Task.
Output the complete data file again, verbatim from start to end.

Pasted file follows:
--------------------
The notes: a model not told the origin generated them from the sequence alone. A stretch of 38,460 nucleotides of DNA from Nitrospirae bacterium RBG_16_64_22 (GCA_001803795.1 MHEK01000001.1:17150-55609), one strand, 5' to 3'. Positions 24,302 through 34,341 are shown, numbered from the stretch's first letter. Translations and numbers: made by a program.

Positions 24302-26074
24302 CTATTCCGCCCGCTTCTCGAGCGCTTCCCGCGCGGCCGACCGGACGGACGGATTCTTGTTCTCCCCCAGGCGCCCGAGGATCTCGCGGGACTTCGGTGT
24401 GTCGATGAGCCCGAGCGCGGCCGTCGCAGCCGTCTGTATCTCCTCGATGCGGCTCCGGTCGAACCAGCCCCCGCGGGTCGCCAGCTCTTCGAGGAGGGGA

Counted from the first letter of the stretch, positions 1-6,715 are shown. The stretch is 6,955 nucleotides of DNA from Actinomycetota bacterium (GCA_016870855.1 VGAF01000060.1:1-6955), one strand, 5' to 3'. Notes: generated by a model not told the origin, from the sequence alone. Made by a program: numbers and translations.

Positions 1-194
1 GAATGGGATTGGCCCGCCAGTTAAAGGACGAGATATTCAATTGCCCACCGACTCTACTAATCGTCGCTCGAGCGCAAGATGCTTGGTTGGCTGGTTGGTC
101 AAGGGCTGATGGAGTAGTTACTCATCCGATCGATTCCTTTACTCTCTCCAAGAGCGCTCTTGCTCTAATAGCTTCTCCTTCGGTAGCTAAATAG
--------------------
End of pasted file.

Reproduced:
The notes: a model not told the origin generated them from the sequence alone. A stretch of 38,460 nucleotides of DNA from Nitrospirae bacterium RBG_16_64_22 (GCA_001803795.1 MHEK01000001.1:17150-55609), one strand, 5' to 3'. Positions 24,302 through 34,341 are shown, numbered from the stretch's first letter. Translations and numbers: made by a program.

Positions 24302-26074
24302 CTATTCCGCCCGCTTCTCGAGCGCTTCCCGCGCGGCCGACCGGACGGACGGATTCTTGTTCTCCCCCAGGCGCCCGAGGATCTCGCGGGACTTCGGTGT
24401 GTCGATGAGCCCGAGCGCGGCCGTCGCAGCCGTCTGTATCTCCTCGATGCGGCTCCGGTCGAACCAGCCCCCGCGGGTCGCCAGCTCTTCGAGGAGGGGA

Counted from the first letter of the stretch, positions 1-6,715 are shown. The stretch is 6,955 nucleotides of DNA from Actinomycetota bacterium (GCA_016870855.1 VGAF01000060.1:1-6955), one strand, 5' to 3'. Notes: generated by a model not told the origin, from the sequence alone. Made by a program: numbers and translations.

Positions 1-194
1 GAATGGGATTGGCCCGCCAGTTAAAGGACGAGATATTCAATTGCCCACCGACTCTACTAATCGTCGCTCGAGCGCAAGATGCTTGGTTGGCTGGTTGGTC
101 AAGGGCTGATGGAGTAGTTACTCATCCGATCGATTCCTTTACTCTCTCCAAGAGCGCTCTTGCTCTAATAGCTTCTCCTTCGGTAGCTAAATAG